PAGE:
secular states in which the alliance of economic power and science displaced the previous
alliance of church and state. Therefore, the mandate for telling “official” creation stories
shifted from religion to science. Scientific belief, though divorced intentionally from
religion, would be classified as on the side of internal creation (with a small „c‟ to
distinguish it as accidental rather than intelligent), thus giving it some natural affinity
with eastern philosophies, as so many western-trained scientists have discovered.
Authorship of the western scientific Creation Story is shared by physics and
biology. Physics gives us the non-living accidental material universe originating in a Big
Bang and then running down relentlessly by entropy (the 2nd Law of Thermodynamics),
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while biology adds that life is “negentropy” swimming upstream against this tide in an
endless competitive struggle in scarcity (Darwinian evolution)—a struggle life loses
eventually in the overall heat death of the universe. It is of interest that both Darwinian
theory and the concept of entropy date to the two decades between 1870 and 1890.
This depressing story—a mixture of foundational belief and research conducted
and interpreted within the framework of those beliefs—gave rise to philosophies of
meaninglessness and to the consumer societies that we now find to be unsustainable. This
means they must be changed if humanity is to survive. Fortunately, as indicated above,
the story no longer fits the data of science itself, and a valid scientific story antithetically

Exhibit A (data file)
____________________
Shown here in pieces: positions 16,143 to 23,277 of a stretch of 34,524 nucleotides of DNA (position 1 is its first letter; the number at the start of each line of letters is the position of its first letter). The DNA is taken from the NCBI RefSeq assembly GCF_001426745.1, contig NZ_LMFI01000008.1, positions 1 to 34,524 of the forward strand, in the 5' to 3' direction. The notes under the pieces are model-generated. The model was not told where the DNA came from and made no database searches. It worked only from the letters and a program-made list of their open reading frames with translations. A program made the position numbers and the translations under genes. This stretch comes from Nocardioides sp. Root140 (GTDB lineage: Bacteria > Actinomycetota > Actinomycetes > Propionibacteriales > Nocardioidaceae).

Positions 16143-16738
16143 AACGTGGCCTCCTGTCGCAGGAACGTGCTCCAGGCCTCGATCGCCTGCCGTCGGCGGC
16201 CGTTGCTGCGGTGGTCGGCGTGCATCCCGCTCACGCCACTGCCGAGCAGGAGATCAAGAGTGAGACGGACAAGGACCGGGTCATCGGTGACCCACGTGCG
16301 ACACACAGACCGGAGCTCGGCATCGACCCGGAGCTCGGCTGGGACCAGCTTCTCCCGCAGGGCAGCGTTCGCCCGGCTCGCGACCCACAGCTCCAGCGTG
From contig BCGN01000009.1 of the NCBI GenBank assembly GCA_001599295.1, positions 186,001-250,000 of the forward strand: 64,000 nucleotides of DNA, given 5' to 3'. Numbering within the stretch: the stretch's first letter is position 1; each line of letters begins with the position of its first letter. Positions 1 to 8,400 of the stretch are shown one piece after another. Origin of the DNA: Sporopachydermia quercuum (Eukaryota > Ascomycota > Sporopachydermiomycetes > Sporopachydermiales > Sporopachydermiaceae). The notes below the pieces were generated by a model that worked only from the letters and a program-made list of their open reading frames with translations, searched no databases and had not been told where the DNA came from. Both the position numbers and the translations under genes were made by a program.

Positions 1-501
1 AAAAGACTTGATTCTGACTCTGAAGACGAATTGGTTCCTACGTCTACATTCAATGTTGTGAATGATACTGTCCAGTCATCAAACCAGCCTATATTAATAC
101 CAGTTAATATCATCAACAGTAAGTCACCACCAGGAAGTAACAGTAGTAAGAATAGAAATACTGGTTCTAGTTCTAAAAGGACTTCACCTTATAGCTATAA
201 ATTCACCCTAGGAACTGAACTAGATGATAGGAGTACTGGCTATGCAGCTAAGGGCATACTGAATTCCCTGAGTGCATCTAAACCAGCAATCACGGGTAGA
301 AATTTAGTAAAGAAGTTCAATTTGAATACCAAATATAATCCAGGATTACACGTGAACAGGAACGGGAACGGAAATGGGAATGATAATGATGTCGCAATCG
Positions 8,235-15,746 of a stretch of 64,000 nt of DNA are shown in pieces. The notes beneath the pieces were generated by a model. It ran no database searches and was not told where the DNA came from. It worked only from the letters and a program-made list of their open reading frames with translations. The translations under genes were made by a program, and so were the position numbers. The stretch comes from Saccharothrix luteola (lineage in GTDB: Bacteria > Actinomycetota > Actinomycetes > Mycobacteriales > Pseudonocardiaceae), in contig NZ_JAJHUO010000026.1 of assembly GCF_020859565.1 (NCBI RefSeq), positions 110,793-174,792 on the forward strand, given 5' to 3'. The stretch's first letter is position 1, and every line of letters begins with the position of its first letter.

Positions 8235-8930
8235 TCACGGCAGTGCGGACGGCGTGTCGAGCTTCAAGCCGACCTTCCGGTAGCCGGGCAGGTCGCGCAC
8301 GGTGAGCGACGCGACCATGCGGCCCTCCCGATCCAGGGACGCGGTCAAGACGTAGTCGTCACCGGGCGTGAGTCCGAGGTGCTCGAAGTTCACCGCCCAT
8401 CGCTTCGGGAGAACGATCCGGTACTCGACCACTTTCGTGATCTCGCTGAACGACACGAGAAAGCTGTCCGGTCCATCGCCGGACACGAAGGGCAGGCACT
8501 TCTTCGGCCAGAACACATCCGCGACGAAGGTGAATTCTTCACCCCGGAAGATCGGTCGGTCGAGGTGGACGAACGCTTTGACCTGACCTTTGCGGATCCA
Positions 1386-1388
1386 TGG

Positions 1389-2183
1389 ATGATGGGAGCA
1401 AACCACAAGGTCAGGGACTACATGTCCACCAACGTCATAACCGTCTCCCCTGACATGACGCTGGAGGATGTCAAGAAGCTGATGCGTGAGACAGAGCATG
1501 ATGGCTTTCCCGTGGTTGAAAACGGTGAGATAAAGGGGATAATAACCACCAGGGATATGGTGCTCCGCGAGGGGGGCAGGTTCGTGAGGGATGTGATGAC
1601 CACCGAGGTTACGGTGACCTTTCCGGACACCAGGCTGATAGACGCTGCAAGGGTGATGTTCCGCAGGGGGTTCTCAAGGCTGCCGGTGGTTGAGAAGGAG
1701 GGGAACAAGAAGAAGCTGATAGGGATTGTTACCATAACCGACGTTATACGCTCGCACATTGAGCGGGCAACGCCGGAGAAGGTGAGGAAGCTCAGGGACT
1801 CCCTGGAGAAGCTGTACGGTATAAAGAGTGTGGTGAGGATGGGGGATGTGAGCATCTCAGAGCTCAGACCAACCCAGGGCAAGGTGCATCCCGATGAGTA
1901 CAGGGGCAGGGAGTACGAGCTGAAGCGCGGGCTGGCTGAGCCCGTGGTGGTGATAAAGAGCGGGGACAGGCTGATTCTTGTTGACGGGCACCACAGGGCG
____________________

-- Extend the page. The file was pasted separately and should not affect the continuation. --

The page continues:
filled with hope for a better future is possible.
The Hokkaido Foundations of Science Symposium
In July 2008, an international group of seven eastern philosophers and western
scientists met to reconsider these fundamental assumptions of western science and begin
to propose more appropriate alternatives for our times, with a long range view toward
bringing western science and eastern science formally into alignment as a global science.
The dialogues among the participants focused on the reconsideration of
foundational assumptions of western science: how each participant saw them, their
implications for science and society, what changes in those assumptions are now in the
air among ever increasing numbers of scientists trained in the western tradition, and what
can be done to publicize this evolutionary trend among students and practitioners of
science and to the international public at large, since the fundamental stories of science
regarding the nature of the universe, our planet and humanity within that greater
context affect worldviews inside and outside the practice of science as indicated above.
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In a time of need to shift as quickly as possible from unsustainable lifestyles to
sustainability around the globe, we recognized this issue, especially as concerns the
relationship between consciousness and matter, to have key potential for facilitating that
shift. With the success of this initial symposium featuring seven distinguished
participants, plans were laid for larger, more inclusive symposia and a continuing public
relations campaign to ensure that the issue gets beyond inspiring conversations and
becomes an effective campaign to enlist as many like-minded scientists and supporters as
possible in the very near future.
The current situation to for academic and research scientists:
Very few scientists are even aware that the entire edifice of science rests on a set
of unproven beliefs about our universe and ourselves, such as that the universe is non-
living, that humans can study this universe objectively, that physics can describe this
universe adequately, that our consciousness is an emergent product of matter, etc. So the
first task is to bring this awareness to science itself, and show that alternative sets of
assumptions may fit the actual data of science better and lead to whole new fields of
inquiry. For example: If the assumptions of Vedic science that consciousness is
universally primary and gives rise to matter (the exact opposite of the belief than matter
gives rise to consciousness) fit better as a foundation for western science, the implicati